Thursday, April 23, 2015

Your Money or Your Life

How many years can some people exist
Before they're allowed to be free?
Yes, 'n' how many times can a man turn his head
Pretending he just doesn't see?

The answer, my friend, is blowin' in the wind
The answer is blowin' in the wind

~Bob Dylan

Airing my clean laundry
I recently skimmed the classic book Your Money or Your Life by Joe Dominguez and Vicki Robin. I was doing some research for a writing project and I knew this little book was a must for me. Reading part of the book really made me think about how much of our lives are needlessly traded for money in order to pay for the things we don't have time to enjoy or do ourselves.

This week I really got a chance to take advantage of my new outdoor clothesline. Between my two wash days, I only had to put two loads in the clothes dryer and these were towels that didn't have time (or room) to dry outside. As I was hanging out my sheets this morning, I could hear in my head the naysayers who would protest that they don't have time for such nonsense. Yes, there is a value to your time. The problem is most of us trade our time for money that we then need to pay for the things we don't have time to do ourselves.

Think about it as you sit behind your desk or behind the piece of machinery (car or otherwise) that you operate in order to receive money. What do you do with that money? You pay others for the things you don't have time do to. Why? Because you're at work.

As you go about your daily life, consider the following:  Are you so busy working to pay for the things you own and their upkeep that you don't have time to actually enjoy them? Do you, as do many middle- and upper-middle-class Americans, have a part-time housekeeper or cleaner? Or someone to mow your yard? Are so busy paying a large mortgage or rent that you're seldom home to enjoy your personal space? Are you working overtime to feather the nest that you're never in? If so, maybe you need to rethink the value of your time. And then find alternatives to the "swapping your time to earn money to pay for the things you acquire that you don't have time to enjoy" treadmill.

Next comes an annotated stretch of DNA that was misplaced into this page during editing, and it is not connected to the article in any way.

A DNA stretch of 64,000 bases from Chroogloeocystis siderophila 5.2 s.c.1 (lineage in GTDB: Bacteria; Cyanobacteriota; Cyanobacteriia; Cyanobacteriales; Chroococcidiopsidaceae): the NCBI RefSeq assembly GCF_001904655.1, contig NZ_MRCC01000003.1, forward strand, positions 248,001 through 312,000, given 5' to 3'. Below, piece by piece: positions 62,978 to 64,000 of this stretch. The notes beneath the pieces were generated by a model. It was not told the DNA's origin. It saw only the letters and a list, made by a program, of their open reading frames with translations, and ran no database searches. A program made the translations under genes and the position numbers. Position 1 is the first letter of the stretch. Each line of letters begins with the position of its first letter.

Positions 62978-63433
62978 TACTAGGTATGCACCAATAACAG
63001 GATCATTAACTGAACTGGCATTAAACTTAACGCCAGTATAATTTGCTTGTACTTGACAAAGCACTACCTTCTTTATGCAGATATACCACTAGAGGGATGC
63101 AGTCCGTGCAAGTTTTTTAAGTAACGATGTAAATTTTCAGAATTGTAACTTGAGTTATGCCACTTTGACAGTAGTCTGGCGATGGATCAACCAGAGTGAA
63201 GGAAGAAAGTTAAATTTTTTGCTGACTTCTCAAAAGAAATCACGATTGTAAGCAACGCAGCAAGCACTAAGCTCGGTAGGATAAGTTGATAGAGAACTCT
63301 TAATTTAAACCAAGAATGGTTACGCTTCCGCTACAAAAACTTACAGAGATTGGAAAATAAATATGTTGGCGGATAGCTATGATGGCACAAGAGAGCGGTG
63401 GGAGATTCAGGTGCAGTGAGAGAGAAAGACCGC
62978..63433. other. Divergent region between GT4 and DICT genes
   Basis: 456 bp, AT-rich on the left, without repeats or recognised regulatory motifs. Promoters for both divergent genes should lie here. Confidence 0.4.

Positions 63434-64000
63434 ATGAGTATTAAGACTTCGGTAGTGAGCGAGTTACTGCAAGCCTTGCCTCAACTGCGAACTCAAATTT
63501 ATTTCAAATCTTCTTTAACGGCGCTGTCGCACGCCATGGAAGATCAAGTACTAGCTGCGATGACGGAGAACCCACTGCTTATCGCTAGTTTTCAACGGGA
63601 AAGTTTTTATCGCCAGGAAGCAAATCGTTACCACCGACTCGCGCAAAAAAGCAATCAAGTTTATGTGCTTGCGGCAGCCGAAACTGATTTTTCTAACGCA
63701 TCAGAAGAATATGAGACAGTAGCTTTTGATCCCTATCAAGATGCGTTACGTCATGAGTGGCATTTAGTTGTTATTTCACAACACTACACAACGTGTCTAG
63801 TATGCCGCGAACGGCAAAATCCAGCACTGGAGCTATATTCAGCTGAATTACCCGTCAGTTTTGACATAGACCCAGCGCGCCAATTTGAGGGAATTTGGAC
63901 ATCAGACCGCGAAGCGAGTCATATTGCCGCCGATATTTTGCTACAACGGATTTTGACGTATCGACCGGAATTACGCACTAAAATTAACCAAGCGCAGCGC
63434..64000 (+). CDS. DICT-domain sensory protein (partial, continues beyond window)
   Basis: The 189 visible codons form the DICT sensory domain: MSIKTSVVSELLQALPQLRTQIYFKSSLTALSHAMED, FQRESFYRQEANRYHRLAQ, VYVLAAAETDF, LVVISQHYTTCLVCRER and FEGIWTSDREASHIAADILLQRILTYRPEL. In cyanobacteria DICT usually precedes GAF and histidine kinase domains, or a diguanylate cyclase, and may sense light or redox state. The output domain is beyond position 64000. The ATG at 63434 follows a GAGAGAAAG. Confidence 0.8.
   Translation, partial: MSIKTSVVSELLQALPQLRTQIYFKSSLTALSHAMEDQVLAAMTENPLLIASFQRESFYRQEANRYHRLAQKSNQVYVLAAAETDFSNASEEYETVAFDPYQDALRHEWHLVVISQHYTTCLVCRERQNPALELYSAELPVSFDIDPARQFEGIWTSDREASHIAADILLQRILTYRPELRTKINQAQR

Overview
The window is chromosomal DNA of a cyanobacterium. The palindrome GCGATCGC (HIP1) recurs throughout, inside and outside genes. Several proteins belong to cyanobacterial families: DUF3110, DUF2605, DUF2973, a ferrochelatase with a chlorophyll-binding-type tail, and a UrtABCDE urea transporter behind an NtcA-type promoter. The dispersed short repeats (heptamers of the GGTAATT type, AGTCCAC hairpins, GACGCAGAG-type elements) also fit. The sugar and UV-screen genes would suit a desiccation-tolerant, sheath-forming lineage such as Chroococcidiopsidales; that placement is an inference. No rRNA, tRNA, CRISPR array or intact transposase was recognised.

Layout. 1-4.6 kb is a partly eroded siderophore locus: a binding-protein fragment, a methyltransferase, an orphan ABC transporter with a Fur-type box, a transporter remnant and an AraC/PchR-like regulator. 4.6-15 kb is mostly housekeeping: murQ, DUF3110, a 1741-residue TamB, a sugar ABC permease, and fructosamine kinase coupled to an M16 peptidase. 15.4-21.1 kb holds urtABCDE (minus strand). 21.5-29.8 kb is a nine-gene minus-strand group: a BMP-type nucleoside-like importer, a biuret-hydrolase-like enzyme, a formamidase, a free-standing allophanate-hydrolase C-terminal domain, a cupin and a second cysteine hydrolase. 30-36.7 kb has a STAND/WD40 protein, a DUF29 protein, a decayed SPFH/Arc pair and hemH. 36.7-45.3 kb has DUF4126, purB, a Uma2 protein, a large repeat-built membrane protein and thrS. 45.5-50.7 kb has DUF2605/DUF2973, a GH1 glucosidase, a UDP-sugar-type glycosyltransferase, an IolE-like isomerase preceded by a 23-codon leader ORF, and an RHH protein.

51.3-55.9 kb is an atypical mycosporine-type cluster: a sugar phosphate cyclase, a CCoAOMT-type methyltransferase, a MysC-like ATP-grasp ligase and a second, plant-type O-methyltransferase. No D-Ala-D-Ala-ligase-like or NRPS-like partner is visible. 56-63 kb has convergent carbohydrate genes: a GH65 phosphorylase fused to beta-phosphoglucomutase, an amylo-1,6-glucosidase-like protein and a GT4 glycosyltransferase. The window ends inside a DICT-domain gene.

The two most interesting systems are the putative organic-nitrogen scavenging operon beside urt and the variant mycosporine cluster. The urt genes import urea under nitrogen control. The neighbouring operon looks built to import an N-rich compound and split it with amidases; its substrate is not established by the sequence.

By hanging my clothes to dry, I don't have to work a job for money to pay for the electricity. Instead, I can spend that time at home, quickly hanging out my laundry for the wind and the sun to do their thing. Meanwhile, I relax in my home office, sip delicious hot tea (this time a black tea/rose petal combo), and write a post about the value of time (as well as a host of other things).

 

7 comments:

EcoCatLady said...

LOVE this post! I'm a HUGE fan of YMOYL - read it back in the 1990's and it had a huge impact on me. I feel exactly the same way about the time equation - I would soooo rather spend my time doing things myself than locked away somewhere earning money so I can pay someone else to do them for me.

CatMan and I ride our bikes all over the city, and one of our regular routes takes us through a very posh area where people's garages are bigger than my entire house, and the houses themselves are like mansions. All of the homes have enormous beautifully landscaped yards and there are fancy playgrounds and decks, and play sets for the kids.

The thing is... the only people we ever see there are the workers hired to keep it all looking beautiful. For all the many times we've ridden there, I've never once seen a child enjoying any of that fancy playground equipment, or a family actually cooking on their fancy BBQ sets, or sitting around their fire pits, or enjoying the flowers, or ANYTHING!

Then I come back to my neighborhood and there are people everywhere! Kids are always outside playing in the streets or the drainage ditch, people sit outside on a few cheap lawn chairs or on their porches, kids walk to school, guys are outside working on their cars, people are busy tending their gardens or hanging laundry or fixing up their houses, and the few parks we have are always packed with people grilling out, playing tag & just enjoying life.

I dunno... it all makes me wonder who the "wealthy" ones really are!

April Michelle said...